2. Juki 2000QL - straight stitch only - really fast almost industrial speed. These are machine are completely mechanical. One o my favorites
3. Baby Lock -Auria & Crescendo - I loved selling these machines they have some wonderful accessories. I liked them so well I purchased one.
Buying a new sewing machine is both exciting and frightening.
What you should look for:
1. Dealer - find someone you like and would come back to.
2. Try out a lot of machines - take your time.
3. Know what features are important to you
4. Ask lots of questions.
5. All brands have great machines and all brands have not so great, do your homework.
6. If you are making a large purchase, go home and think on it. Check out the reviews online.
7. The one with the most features is not always necessary. Think about it
8. If you are spending over $1,000 I would suggest working with a dealer. They usually have free classes and they are there if you have issues. It is difficult to ship a sewing machine if you are not happy. A dealer will usually work with you.
As I have mentioned before, it has been a crazy busy year with three showers to give, our 50th anniversary party, a graduation party, a trip to Ireland, three weddings, Dennis's 70th birthday and traveling all over the country for quilt shows. This Saturday will be the last wedding for a good long while. At times these past twelve months I felt overwhelmed but I tried, and succeeded, to slow down for each event and appreciate the people I hadn't seen for many years, the kind things people did and said to me and the memories I made. I have had the most wonderful and busy year. I loved every minute of it.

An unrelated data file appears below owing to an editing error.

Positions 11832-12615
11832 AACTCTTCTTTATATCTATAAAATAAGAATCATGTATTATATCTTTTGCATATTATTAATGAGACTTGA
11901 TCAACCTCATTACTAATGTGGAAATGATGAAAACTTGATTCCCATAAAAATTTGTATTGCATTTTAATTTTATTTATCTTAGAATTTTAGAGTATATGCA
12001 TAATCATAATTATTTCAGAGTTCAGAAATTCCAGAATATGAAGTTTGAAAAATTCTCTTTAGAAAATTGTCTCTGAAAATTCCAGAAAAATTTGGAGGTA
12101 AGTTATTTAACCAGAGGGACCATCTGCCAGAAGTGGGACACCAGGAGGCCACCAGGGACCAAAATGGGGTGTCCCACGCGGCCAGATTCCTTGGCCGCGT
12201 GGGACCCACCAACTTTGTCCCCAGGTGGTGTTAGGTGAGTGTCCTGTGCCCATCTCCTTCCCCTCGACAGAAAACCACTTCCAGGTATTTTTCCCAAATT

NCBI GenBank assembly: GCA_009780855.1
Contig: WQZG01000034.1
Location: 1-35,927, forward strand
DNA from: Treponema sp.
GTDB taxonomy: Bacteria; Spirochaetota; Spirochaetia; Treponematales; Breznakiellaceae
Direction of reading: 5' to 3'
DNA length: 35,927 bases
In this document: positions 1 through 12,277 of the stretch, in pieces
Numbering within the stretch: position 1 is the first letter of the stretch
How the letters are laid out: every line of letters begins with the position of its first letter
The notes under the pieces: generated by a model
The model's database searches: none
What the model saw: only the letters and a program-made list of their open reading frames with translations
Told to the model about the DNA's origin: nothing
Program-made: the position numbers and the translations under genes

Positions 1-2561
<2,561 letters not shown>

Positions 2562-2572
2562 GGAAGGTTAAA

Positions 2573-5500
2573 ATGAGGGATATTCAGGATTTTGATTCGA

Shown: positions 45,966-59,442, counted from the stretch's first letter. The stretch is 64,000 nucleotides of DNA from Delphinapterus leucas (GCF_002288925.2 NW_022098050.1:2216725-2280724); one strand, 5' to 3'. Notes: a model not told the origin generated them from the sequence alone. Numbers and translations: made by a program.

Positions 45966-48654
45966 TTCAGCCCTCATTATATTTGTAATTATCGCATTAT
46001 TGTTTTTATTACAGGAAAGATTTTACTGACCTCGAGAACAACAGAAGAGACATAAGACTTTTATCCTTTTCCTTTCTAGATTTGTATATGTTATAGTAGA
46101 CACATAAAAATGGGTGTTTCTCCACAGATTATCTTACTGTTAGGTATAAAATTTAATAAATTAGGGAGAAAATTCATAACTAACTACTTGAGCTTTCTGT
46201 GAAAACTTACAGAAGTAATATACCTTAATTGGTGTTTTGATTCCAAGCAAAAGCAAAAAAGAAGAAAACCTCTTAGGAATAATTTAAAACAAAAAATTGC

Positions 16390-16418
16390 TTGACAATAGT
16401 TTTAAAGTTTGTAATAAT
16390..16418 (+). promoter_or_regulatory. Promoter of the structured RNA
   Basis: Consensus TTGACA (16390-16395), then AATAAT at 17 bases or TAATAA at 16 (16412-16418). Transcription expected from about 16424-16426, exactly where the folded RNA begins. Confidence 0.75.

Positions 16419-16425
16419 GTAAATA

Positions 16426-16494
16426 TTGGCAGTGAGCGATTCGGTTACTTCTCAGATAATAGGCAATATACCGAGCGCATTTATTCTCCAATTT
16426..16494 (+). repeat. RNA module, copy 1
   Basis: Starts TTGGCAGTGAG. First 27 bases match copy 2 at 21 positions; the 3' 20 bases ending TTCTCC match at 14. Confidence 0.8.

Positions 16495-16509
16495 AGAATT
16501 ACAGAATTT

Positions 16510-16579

I give you my Irish goodbye,
p.s. Let me know some of your stories on bad machines.
RECIPE OF THE WEEK
For their birthdays I give my grandkids a choice of what they would like me to make for their birthday dinner. I am a fairly accomplished cook, if I say so myself. I owned a restaurant, I love spices and I love making difficult and tasty dishes. What do they ask me for? Well, this stupid simple recipe that I am so darn sick of. I've tried replacing corn with some decent vegetables, but nooooo! They don't like that. I can't even substitute green beans and don't even speak to them about adding cheese.
Luckily I only have six grandchildren but their parents often ask for the same meal for their birthdays! What is wrong with these people? This is like living hell for me.
I am sharing this recipe with you but be careful you may have to make this time after time. Maybe, just don't make it for grandkids. Not even once.
Tator Tot Hot Dish
(I know, I know, if you are not from Minnesota "Hot Dish" is an unknown word. I think everywhere else it is casserole. Here is the cold tundra it' "Hot Dish".)
1 1/2 lbs ground beef 1 bag Tator Tots
1 can condensed cream of mushroom soup 1 can drained corn
12 oz of milk 1/2 tsp pepper
1/2 tsp salt
Brown the hamburger and drain the grease. Place the cooked hamburger in a 9x13 pan. Pour the drained corn on the hamburger and mix. Place the Tator Tots on top of the mixture leaving as little space as possible. Mix the can of cream of mushroom soup and the milk until it is smooth. Pour the mixture over the Tator Tots. Cook at 375 about an hour or until the Tator Tots are golden brown. Serve
“Be strong enough to let go and wise enough to wait for what you deserve.”